Don Henley on radio
Sat Feb 21 15:28:33 EST 2004
Actually, the album was a very old-style bluegrass-type Country which I
believe did not fit most "Contemporary Country" radio stations, which makes
up the vast majority of Country music stations in the US.
-East Derry NH
Sent: Saturday, February 21, 2004 1:08 PM
Subject: Re: Don Henley on radio
Laurence Glavin wrote:
>On the other hand, a very odd thing happened a few years ago
>when a movie called "Oh Brother, Where Art Tou" came out.
>It was a moderately successful indie fillum, but the soundtrack
>album did extremely well. Big deal, you say. For months, several
>newspaper and magazine articles pointed to the enormous success
>of the soundtrack album and its absence from corporate-
>owned radio stations as an example of something the public
>craved but the suits kept off-the-air because it didn't fit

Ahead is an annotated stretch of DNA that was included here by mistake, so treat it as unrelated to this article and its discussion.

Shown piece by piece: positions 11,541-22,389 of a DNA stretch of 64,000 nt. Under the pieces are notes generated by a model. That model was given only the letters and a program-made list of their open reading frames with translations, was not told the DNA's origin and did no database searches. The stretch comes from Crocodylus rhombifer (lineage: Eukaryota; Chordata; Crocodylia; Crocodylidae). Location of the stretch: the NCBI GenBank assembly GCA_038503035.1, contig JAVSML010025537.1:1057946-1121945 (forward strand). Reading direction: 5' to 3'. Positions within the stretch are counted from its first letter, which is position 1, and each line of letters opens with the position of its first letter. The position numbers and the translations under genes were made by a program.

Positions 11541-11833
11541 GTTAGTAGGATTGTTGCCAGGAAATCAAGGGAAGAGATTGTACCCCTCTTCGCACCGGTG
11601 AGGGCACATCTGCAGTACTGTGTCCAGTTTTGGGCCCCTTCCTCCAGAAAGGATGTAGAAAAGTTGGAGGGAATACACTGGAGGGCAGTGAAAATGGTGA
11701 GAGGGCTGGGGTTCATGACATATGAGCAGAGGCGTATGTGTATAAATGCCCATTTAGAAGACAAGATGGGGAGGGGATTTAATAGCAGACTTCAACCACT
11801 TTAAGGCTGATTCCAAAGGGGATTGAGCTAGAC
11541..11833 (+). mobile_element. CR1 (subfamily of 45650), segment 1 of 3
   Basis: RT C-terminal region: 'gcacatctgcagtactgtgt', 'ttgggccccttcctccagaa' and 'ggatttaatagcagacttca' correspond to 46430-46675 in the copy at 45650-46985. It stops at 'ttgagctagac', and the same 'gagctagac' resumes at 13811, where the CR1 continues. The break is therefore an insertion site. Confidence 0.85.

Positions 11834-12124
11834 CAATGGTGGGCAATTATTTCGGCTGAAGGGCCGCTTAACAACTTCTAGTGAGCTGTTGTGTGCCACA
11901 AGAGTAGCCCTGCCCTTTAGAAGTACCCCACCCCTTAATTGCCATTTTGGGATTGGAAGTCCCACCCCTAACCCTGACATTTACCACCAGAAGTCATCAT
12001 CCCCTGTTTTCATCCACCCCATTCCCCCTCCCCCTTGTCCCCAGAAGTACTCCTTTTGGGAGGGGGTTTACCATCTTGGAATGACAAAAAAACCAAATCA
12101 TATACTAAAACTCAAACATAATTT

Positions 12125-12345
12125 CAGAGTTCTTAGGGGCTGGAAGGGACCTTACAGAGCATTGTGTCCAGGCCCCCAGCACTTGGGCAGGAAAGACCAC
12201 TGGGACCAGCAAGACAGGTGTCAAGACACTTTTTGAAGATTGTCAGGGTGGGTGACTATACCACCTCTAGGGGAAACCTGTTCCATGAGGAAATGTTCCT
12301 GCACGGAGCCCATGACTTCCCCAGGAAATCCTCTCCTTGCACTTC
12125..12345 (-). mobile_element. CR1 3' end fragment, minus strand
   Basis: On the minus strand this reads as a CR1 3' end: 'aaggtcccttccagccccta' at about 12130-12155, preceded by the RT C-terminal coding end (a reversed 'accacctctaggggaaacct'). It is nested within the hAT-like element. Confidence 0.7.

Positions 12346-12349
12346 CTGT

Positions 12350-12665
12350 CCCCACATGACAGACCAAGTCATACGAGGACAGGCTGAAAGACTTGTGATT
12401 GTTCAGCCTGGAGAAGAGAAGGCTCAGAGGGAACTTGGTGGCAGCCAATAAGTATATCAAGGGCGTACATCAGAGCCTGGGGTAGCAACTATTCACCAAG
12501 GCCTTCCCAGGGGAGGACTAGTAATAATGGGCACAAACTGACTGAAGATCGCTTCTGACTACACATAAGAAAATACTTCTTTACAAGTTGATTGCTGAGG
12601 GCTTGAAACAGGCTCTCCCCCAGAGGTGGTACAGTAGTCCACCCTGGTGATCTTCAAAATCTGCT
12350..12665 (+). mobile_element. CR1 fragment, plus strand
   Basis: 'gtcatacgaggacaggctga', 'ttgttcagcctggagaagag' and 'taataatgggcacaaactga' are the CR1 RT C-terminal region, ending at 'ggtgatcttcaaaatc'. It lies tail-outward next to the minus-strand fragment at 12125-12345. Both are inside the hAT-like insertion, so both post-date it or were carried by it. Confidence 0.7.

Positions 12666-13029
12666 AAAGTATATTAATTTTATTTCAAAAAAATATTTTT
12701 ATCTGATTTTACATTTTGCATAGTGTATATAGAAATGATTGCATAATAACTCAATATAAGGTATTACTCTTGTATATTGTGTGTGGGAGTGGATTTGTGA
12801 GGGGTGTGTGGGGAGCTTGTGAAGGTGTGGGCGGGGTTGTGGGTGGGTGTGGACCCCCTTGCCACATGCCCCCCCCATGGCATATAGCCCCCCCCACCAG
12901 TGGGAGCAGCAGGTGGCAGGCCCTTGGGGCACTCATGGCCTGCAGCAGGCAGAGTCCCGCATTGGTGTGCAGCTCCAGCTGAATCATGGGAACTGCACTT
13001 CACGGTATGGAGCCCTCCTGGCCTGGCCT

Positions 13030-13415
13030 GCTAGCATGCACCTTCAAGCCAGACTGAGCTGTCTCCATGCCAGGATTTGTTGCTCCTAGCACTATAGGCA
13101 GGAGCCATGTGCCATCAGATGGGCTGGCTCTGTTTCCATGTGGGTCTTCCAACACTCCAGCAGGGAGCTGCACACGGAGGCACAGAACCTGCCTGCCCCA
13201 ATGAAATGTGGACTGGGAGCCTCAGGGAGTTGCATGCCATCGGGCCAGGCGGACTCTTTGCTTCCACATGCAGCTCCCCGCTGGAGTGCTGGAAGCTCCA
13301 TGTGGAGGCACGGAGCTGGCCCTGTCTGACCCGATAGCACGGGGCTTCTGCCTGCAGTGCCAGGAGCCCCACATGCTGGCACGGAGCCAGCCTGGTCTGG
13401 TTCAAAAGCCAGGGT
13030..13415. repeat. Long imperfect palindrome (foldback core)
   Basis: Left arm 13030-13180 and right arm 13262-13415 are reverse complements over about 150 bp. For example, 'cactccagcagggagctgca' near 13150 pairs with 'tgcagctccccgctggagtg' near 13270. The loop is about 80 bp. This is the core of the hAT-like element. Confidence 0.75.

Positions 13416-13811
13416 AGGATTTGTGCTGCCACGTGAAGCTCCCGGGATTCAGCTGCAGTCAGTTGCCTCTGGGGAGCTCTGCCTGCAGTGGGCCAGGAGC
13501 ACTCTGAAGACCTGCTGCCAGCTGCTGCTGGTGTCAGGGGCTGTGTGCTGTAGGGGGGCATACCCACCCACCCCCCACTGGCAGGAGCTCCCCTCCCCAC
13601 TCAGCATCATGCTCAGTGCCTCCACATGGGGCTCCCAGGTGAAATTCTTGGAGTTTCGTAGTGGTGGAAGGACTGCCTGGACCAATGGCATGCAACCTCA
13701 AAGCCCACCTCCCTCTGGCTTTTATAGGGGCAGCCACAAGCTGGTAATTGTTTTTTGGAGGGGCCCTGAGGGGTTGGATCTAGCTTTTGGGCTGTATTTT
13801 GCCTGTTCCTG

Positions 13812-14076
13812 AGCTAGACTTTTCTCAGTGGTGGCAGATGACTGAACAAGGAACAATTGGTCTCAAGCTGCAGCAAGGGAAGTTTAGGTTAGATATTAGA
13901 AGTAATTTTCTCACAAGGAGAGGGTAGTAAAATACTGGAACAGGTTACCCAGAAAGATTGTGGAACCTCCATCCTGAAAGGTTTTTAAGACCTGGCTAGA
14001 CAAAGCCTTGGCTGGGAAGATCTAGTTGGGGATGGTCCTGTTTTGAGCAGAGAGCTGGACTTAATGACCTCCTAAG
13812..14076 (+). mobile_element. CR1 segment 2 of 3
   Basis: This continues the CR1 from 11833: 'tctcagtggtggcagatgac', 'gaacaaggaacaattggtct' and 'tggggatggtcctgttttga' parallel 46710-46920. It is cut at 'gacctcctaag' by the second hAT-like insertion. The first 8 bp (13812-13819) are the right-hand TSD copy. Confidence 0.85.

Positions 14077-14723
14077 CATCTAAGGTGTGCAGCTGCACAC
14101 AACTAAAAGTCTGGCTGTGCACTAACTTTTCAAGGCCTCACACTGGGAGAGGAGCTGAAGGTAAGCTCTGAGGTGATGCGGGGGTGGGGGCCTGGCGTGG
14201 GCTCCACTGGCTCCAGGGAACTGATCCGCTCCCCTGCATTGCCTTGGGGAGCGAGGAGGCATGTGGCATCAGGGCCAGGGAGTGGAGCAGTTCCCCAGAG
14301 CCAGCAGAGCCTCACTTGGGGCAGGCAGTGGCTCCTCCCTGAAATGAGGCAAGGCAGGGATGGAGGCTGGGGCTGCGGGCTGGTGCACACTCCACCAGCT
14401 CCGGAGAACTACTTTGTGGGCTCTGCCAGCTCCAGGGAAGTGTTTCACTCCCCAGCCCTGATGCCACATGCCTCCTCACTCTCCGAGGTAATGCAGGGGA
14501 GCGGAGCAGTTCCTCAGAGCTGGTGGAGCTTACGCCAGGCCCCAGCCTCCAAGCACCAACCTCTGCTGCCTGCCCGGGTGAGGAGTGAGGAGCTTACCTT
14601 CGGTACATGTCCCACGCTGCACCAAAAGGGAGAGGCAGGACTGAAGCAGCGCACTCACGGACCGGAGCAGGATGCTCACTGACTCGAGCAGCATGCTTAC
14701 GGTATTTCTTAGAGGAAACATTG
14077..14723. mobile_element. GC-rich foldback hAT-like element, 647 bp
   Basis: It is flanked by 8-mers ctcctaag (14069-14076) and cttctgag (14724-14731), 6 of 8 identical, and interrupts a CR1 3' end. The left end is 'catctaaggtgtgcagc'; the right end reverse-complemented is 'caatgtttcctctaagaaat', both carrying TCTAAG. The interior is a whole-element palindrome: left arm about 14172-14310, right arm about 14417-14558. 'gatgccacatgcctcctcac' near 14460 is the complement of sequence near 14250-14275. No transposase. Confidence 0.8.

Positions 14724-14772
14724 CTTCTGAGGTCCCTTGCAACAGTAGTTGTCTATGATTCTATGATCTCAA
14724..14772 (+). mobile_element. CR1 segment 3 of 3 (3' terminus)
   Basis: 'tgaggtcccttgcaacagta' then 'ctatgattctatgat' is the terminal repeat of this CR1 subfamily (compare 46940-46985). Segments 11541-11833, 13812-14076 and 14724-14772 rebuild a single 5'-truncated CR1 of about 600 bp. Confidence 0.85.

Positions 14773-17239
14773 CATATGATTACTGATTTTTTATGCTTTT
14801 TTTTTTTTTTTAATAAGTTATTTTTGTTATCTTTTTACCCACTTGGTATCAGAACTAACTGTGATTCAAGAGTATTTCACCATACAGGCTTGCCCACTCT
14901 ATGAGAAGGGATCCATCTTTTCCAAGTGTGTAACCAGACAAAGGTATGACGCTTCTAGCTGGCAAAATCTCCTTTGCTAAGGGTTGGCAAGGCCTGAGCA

>into the niches their radio stations programmed for.
I think we're seeing conspiracy where none exists. I seriously doubt that
the big bad evil suits issued a directive to not play anything from this
top-selling album for reasons unknown. I've never heard this album, nor do
I know anyone who has a copy so I can't comment on its content. Is there a
possibility that it really didn't fit? Why do seem to think that all these
radio execs got together to ban a certain CD? At the time, I was still in
programming...I never got that memo. Don Kelley...did you get a directive
from Greater Media to stay away from that soundtrack?
There are/were/always will be bands like Phish or the Grateful Dead who can
sell out concerts within hours of tickets going on sale, but with very few
exceptions don't/didn't/won't get much airplay. This (in the case of the
Dead) existed long before the Telecom act of 1996. Some (again in the case
of the Dead) need to be experienced to be fully appreciated, others may
have a cult following, but most people find their music wanting.
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